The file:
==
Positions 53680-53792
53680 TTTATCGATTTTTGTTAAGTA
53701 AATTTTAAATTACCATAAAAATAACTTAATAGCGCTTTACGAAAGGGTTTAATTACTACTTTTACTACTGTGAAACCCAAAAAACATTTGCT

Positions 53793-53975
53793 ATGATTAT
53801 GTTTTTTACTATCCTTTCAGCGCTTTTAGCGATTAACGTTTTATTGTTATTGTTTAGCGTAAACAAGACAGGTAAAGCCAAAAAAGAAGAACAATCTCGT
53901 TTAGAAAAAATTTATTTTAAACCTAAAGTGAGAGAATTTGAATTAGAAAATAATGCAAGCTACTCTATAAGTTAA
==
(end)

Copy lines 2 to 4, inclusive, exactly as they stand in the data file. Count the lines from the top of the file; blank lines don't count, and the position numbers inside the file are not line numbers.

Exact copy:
53680 TTTATCGATTTTTGTTAAGTA
53701 AATTTTAAATTACCATAAAAATAACTTAATAGCGCTTTACGAAAGGGTTTAATTACTACTTTTACTACTGTGAAACCCAAAAAACATTTGCT

Positions 53793-53975